Latest in a series of posts about the Community Engagement Initiative
As we saw from the previous post, Councilman Reynolds is on the agenda at City Council tonight to speak about the Community Engagement Initiative, which, as you know, Gadfly has been very excited about because of its (admittedly “audaciously ambitious”) goal of ending systemic racism.
So Gadfly has had his antenna up for sources that would help him think about systemic racism, and he came across this Loyola article a few days ago in a post, and he made a note to come back to it.
Gadfly thinks it might relate to cautions Bud Hackett has been writing about in regard to actions that might result from the CEI.
The irony of trying to do good and doing the opposite.
Perhaps food for thought and comments from followers more knowledgeable in these matters than he.
The Black Lives Matter movement, we are told, has heralded a “national reckoning” on race. Every example of racial disparities — from arrest rates to income inequality — is now proof of systemic racism, with guilt apportioned by social category, on a cui bono basis. That bodes ill for this reckoning, because many and perhaps most racial disparities today arise not from racial discrimination, but rather from the very policies that progressives are now insisting we need more of.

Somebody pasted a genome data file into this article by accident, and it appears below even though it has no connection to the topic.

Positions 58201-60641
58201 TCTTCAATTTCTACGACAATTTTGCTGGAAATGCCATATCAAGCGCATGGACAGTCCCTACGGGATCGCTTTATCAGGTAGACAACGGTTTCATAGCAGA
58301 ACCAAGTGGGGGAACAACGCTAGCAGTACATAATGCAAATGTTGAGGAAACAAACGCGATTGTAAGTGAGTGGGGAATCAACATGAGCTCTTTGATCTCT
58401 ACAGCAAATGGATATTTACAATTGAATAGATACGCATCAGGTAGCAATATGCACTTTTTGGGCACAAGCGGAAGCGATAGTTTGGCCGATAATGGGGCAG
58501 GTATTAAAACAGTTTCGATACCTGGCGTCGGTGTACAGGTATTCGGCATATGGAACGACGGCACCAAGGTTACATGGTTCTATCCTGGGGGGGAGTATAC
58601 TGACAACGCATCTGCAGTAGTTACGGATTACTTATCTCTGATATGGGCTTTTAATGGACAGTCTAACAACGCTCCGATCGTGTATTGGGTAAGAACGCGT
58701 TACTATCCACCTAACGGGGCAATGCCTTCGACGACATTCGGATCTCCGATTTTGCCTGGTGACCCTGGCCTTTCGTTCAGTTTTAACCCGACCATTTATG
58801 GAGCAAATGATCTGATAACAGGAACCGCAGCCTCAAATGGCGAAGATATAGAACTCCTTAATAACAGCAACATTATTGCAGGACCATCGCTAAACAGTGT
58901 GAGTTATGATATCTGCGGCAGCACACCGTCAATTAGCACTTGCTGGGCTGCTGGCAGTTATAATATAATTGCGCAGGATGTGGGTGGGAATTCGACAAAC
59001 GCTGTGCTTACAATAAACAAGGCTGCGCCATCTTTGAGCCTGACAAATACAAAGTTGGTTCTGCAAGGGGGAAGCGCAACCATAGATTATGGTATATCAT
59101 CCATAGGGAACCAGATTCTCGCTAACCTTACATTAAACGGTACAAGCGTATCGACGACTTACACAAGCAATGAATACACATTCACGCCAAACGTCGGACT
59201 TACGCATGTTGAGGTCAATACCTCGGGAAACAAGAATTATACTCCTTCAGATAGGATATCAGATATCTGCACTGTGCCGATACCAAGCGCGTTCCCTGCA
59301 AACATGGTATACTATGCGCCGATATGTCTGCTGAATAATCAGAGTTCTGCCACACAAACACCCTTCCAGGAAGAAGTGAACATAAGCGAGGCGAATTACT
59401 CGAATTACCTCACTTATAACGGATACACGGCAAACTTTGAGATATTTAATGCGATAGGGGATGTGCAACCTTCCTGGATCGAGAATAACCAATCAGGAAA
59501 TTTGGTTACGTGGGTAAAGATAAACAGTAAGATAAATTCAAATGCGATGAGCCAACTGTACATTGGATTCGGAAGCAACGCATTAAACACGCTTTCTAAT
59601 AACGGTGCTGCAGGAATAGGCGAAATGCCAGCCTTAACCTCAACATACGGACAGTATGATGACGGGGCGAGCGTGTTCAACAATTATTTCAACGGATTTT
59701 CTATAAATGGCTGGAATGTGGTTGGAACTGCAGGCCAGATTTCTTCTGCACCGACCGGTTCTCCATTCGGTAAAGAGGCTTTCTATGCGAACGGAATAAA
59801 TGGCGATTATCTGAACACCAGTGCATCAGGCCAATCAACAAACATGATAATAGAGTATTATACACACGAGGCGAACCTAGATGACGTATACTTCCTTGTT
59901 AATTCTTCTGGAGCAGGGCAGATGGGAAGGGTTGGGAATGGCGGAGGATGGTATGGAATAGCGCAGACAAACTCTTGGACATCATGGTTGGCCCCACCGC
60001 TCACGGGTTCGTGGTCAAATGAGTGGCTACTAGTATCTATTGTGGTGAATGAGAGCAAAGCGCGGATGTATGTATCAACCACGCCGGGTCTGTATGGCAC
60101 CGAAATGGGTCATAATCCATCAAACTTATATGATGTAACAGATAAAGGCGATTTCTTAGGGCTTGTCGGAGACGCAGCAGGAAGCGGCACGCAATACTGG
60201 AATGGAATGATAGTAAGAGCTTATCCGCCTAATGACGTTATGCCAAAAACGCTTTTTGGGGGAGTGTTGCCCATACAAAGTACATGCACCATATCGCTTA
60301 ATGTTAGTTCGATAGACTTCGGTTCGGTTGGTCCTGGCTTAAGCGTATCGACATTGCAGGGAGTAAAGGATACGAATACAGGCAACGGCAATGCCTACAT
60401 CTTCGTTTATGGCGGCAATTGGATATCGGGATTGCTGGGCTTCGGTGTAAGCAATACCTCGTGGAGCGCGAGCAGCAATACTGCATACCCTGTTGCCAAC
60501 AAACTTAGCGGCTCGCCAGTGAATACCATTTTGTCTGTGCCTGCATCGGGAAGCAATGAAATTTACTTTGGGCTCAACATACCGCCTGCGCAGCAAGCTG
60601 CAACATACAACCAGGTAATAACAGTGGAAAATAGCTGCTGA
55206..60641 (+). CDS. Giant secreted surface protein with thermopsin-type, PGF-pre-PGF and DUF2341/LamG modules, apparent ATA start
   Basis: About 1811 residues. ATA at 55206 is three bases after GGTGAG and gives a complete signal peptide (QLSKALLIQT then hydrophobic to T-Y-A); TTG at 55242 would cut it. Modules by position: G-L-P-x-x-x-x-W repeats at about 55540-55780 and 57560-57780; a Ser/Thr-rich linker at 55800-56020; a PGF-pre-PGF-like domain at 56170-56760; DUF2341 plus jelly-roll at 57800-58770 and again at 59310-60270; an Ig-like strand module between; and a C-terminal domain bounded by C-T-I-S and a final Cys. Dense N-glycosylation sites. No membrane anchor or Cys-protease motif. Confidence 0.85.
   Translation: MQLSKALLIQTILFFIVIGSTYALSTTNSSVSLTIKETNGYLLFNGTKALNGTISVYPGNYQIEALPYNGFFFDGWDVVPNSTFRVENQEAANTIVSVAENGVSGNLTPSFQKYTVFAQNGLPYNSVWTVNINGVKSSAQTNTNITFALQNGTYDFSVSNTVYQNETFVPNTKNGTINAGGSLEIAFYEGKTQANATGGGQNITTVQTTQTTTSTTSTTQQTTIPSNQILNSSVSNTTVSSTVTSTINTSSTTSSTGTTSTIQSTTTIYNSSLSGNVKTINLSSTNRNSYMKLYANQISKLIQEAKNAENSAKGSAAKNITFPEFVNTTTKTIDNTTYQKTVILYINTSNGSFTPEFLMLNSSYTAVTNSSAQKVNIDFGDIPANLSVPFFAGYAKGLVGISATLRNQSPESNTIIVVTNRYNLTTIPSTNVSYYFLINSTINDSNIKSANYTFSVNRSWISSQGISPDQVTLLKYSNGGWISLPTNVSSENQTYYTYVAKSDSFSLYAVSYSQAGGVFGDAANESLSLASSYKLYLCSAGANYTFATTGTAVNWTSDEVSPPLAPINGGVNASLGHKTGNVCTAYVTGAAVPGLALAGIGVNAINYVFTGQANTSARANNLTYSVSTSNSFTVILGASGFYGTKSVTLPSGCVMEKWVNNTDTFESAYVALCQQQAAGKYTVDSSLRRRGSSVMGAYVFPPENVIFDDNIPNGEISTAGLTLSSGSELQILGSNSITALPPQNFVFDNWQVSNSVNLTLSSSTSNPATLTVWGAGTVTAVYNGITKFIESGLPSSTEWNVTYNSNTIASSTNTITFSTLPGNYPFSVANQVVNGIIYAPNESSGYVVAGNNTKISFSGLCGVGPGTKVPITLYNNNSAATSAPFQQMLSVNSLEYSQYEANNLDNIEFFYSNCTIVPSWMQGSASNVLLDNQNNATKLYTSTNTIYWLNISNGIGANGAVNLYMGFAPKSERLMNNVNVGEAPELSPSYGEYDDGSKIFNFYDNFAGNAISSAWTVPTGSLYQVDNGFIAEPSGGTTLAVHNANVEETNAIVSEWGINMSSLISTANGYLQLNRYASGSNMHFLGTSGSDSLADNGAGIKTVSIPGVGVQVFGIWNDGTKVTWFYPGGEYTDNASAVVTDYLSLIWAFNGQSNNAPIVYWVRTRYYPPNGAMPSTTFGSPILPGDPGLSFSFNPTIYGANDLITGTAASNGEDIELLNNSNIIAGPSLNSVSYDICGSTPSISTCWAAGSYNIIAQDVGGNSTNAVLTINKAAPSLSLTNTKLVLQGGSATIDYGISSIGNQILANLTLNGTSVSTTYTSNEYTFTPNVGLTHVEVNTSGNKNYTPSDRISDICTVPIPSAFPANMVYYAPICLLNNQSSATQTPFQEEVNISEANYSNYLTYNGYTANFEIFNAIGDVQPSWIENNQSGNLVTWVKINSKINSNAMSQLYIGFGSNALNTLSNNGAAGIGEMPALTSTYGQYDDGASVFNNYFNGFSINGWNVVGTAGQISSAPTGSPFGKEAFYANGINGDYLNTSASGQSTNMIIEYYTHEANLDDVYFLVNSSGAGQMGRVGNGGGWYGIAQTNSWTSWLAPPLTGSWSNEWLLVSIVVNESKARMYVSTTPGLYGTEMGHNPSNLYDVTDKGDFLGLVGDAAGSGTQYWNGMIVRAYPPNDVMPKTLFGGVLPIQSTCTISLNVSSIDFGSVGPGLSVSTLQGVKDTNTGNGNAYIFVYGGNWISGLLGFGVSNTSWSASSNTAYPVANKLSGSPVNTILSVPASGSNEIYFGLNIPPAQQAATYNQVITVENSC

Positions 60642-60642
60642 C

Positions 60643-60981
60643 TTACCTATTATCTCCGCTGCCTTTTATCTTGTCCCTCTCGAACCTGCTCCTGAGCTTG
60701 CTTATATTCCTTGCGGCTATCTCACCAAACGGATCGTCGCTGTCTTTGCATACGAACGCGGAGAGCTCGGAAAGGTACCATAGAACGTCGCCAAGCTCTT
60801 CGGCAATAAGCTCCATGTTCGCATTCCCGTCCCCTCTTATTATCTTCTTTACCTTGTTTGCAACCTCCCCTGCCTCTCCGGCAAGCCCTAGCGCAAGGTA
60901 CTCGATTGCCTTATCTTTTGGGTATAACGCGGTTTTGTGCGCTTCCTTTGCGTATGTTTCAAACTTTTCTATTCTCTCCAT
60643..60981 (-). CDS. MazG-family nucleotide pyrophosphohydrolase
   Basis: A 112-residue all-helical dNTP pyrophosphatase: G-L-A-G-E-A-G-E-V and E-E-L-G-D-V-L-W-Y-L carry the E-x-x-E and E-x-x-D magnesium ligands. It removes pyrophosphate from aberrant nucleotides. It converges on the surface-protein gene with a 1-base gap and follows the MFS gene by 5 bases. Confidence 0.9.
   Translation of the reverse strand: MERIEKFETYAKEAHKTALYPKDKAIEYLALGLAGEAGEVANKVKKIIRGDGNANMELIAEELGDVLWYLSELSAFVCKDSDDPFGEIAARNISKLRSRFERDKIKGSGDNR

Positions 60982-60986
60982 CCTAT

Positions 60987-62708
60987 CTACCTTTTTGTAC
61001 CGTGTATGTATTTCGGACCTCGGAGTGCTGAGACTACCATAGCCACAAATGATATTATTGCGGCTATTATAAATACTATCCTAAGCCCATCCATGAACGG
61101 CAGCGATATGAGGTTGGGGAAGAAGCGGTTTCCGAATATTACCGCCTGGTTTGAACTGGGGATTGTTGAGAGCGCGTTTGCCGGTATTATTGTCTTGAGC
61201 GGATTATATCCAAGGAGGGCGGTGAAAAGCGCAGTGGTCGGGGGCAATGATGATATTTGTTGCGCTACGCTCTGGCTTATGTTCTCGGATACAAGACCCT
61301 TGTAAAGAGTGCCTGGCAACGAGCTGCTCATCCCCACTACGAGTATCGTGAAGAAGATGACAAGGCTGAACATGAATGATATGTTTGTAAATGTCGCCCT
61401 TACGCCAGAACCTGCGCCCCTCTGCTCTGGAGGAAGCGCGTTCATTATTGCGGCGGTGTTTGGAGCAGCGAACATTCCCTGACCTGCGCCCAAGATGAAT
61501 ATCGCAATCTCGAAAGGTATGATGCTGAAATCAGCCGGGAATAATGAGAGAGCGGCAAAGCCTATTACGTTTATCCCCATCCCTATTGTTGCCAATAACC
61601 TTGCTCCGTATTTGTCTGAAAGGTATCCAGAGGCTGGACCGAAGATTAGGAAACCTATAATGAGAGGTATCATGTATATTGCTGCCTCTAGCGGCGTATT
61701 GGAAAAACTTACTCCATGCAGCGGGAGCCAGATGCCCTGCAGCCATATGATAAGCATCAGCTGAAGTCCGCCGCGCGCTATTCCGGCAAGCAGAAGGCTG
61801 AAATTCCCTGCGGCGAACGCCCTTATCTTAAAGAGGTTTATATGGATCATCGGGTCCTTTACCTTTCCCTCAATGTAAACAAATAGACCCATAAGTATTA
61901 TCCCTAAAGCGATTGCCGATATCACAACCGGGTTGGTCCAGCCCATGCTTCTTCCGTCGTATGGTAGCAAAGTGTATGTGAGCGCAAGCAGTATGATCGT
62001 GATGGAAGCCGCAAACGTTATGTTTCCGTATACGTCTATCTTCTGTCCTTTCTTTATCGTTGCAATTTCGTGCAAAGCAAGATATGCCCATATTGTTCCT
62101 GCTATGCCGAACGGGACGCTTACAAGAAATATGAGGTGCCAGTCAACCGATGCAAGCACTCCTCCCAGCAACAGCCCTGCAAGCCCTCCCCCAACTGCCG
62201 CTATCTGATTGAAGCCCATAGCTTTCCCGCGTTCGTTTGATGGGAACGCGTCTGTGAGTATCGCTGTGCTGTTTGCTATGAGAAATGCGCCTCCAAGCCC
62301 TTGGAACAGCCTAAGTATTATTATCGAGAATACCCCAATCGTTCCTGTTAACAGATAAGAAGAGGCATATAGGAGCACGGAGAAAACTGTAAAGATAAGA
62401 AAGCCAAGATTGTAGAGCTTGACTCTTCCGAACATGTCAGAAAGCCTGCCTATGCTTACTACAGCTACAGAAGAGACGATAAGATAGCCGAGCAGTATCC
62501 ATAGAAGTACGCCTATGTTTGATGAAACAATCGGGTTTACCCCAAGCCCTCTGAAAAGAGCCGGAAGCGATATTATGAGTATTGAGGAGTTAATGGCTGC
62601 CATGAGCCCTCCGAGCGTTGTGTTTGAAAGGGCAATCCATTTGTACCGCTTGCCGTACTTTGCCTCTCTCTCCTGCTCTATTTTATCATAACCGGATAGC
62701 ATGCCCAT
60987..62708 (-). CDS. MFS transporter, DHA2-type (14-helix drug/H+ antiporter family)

These disparate factions [of the BLM movement] have several important things in common. They want to help black people, and they think progressive policies will help. They also ignore how often those policies are the very cause of the systemic racism that they think they’re fighting. And they increasingly support the frankly segregationist idea that discrimination on the basis of race is okay if it results in equity — the argument of the best-selling book How to Be an Antiracist. Most have only the best of intentions, but their tendency to imagine racism everywhere leaves them blind to all of the ways that progressive policies foment and entrench the very racial disparities they abhor.
Let’s start with the disparities in arrest rates and police brutality. The disparities are not just real, but astonishing. According to reports from the New York Police Department, black men are arrested and prosecuted in about 60 to 70 percent of every category of violent crime, though they are just over 10 percent of the city’s population. . . . It is indeed horrible that police in many cities spend most of their time chasing after suspects who are black.
Someone who is really interested in solving these problems might start by asking this question: Why are so many of our country’s most crime-ridden neighborhoods black? High rates of crime and vagrancy are highly correlated with other social dysfunctions, such as dependency on welfare, low labor-force participation, and family breakdown. Of course, these are the very failures that conservatives have spent generations criticizing the welfare state for. Nicholas Eberstadt takes a hard look at those failures in his 2014 pamphlet The Great Society at 50 and astutely notes that, if welfare policies are not the exclusive cause of the social dysfunctions of the Great Society, welfare is at the very least financing them.